Traveler’s Diarrhea



The passage of 3 or more unformed stool within a 24 hour period, in conjunction with other gastrointestinal symptoms of nausea, vomiting, abdominal pain, tenesmus or passage of blood or mucus with the stool

  • – Traveler’s diarrhea typically occurs in persons who reside inb industrialized region and travel to developing country
  • – Symptoms most often develop 2-10 days after arrival of the traveler but may occur at any time during foreign exposure as this period encompasses the incubatyion period of most entrropathogens
  • – Diarrhoea is the most common medical complaint of travelers
  • – 90% cases are brief, self-limiting
  • – 5-10% cases develop dysentery
  • – Bacteria is identified in 60-80% cases of diarrhea
  • – E.coli (particularly ETEC, EAEC) is responsible 50-75% cases


Risk factors depends upon

  • – Host’s susceptibility: immunosuppressed state, hypochlorhydria due to PPI, gastric surgery are especially vulnerable
  • – Travel and eating habit
  • – Length of stay
  • – Destination
  • 3 antibiotics are recommended for traveler’s diarrhea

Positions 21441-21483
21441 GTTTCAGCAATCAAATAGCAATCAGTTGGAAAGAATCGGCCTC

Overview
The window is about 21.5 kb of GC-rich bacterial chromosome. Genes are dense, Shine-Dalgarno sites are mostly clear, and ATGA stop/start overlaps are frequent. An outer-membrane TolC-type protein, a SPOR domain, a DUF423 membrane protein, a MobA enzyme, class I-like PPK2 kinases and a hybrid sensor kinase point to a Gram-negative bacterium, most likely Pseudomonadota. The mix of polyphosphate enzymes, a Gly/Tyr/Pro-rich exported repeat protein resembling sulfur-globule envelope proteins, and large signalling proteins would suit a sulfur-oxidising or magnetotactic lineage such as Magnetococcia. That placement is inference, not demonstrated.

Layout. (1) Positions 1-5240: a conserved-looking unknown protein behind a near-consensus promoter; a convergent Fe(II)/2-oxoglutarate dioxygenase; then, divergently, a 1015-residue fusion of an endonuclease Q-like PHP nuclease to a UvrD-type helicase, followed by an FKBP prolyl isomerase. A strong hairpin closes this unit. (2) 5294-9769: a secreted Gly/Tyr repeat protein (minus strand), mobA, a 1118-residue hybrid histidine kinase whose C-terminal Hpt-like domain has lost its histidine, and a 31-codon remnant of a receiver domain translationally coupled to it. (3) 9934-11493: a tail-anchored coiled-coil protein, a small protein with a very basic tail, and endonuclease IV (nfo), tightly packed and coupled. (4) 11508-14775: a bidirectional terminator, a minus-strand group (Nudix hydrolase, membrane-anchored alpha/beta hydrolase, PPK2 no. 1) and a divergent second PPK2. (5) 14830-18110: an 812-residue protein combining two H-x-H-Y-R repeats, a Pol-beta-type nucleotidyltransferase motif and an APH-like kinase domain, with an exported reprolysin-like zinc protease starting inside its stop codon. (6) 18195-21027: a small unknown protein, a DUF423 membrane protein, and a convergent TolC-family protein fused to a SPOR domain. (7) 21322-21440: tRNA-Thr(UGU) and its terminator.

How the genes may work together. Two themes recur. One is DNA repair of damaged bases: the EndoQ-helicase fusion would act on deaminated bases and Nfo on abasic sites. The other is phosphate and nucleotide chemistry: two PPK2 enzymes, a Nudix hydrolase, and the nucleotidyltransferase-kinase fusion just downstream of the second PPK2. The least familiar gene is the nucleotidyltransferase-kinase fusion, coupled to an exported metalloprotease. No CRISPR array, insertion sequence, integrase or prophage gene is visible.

•               • Ciprofloxacin
  •               Azithromycin for febrile/dysentery
  •               Rifaximine


Preventive measures: 

Avoid water that has not been thoroughly boiled, filtered with iodine containing filter or chemically treated with bleach or tincture iodine

  • – Avoid drinks, especially those with ice
  • – Teeth should be brushed with bottled or treated water
  • – Avoid water ingestion during showering
  • – Eat only thoroughly cooked vegetables, fish, shellfish and meat
  • – Fruits, unless frershly peeled should not be eaten
  • – Fruit, vegetable and meat containing salads should be avoided
  • – Bismuth subsalicylate (2 tab or 30 ml of the liquid preparation 4times daily) can be taken as prophylaxis
  • – Antibiotic prophylaxis is justified for immunocompromised, IBD patients

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